This year, St Mary Star of the Sea College celebrates 150 years of educating young women in the Good Samaritan tradition.
The 150th Anniversary Mass, which took place at the WIN Entertainment Centre in Wollongong on February 15, launched this significant milestone. The gathering of more than 3500 guests included a large number of Good Samaritan Sisters and numerous special guests.
Feelings of joy, pride and gratitude were palpable as the celebration began with a procession of all the feeder Catholic primary school student representatives alongside St Mary’s student leadership.
This was followed by a poignant dramatisation of the history of the College by drama students, which led to the Entrance Procession. Father Sean Cullen was the principal celebrant for the Mass, which was concelebrated by Father Patrick Faherty and Father James Arblaster.
When Good Samaritan Sister Rita Fitt left the College in 2019 after 15 years, she was ‘the last Good Sam standing’. Rita said it was a real joy to reconnect with so many people at the celebration. “Many precious memories have been rekindled and I have new memories to treasure. It was a celebration of great joy and deep gratitude to God,” she said.
This extract is from a speech by the Principal, Tony Fitzgerald, at the conclusion of the Mass:
“The history of St Mary Star of the Sea College is as much a history of the great city of Wollongong and of the emerging colony of New South Wales as it is of our College. Woven into a tapestry of two world wars, depressions, plagues, federation, prosperity, cultural, technological and educational change and even pandemics, the 150 years that have unfolded since Mother de Sales and her Sisters disembarked in the harbour have seen successive generations of Sisters, lay teachers and parents working together to provide life- giving opportunities for St Mary’s girls and in so doing, forging a reputation for comprehensive excellence that continues to flourish today.
“From its very first days in 1873, the evolution of St Mary’s is inextricably entwined with the formative presence and example of the Sisters of the Good Samaritan who, inspired by the Rule of Benedict and impelled by the Parable of the Good Samaritan, pioneered the foundations and subsequent growth of the College on the foundational values of Love of God, Love of Learning, Hospitality, Peace and Stewardship.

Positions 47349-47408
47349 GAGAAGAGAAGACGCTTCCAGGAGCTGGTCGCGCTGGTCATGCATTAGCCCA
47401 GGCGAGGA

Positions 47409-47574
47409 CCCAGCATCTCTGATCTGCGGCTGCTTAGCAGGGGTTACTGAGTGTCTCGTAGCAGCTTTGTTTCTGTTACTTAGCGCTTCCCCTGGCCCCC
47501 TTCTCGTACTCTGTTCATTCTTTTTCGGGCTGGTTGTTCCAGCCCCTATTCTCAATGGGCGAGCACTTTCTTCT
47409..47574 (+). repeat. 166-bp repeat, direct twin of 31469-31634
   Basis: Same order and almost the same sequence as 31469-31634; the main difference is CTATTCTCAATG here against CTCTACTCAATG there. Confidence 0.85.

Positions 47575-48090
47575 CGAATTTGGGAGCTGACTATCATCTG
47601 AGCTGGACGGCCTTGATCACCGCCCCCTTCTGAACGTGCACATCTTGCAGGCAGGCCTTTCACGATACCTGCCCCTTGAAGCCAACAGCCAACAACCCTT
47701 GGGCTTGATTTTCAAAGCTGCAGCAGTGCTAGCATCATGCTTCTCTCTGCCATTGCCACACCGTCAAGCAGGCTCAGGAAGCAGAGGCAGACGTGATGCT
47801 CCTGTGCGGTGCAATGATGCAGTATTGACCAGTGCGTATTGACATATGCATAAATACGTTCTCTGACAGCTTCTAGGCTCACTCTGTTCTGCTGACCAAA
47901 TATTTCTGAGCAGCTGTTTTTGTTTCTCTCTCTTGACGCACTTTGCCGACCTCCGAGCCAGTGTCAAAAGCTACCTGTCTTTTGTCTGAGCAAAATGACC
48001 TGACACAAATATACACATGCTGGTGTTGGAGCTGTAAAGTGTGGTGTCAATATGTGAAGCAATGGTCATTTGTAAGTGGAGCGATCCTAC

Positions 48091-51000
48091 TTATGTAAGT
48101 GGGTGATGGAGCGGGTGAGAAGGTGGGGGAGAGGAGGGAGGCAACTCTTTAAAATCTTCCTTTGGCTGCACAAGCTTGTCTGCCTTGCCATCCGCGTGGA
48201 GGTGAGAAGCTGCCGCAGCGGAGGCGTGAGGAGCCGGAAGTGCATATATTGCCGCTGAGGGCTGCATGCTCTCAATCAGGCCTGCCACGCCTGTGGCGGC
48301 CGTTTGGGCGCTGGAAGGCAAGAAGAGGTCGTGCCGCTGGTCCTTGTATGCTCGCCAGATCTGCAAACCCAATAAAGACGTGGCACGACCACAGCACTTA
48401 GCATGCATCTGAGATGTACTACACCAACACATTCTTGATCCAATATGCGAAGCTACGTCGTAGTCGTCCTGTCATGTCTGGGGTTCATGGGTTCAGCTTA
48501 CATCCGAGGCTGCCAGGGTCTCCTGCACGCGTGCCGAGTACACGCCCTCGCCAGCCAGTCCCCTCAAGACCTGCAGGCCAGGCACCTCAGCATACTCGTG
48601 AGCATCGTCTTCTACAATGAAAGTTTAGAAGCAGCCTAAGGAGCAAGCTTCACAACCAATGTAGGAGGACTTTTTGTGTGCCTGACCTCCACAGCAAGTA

“Under the stewardship of the Sisters through the decades of the 20th Century, St Mary’s emerged as an outstanding Catholic school for girls with a fine reputation in the community; a leader in a contemporary and innovative comprehensive education, whether it be in the creative and performing arts, sport, vocational education, the academic curriculum and, of course, an invitation to the development of the girls’ faith.
“In all of these endeavours and through all of that time, the Sisters were committed to ensure that Benedict’s Rule that ‘the strong have something to strive for and the weak nothing to run from’ had meaningful and practical expression in the education of the students. It was a commitment that no girl should be left behind and that every girl be challenged to strive to be and to achieve her best. That commitment continues to drive our efforts today.
“The story of a college like St Mary Star of the Sea, however, is not captured in a timeline of achievements, of the development of buildings, of the implementation of modern curricula, of changes in leadership. Rather, the kernel of the story is captured in the values deeply embedded in the community and the relationships between Sisters, lay staff and students that animate those values in the daily life of the College.
“Just as it was for Mother De Sales and the earliest communities way back in 1873, so it is for those of us today, privileged with the opportunity and the responsibility to work and lead in this amazing community, to contribute to the story, to be ambassadors and good stewards for the legacy endowed to us from previous generations of communities.”
This was the first of a number of significant events to mark the College’s 150th anniversary. There will be a gala ball in May where a specially commissioned social history of the College, Saltwater Hearts, will be launched, the erection of a statue of St Mary Star of the Sea, and a grand reunion for College alumnae in August.
St Mary Star of the Sea College belongs to the community of 10 schools across Australia called Good Samaritan Education. For more information about the 150th Anniversary celebrations, visit www.stmarys.nsw.edu.au
Images by Giovanni Portelli Photography.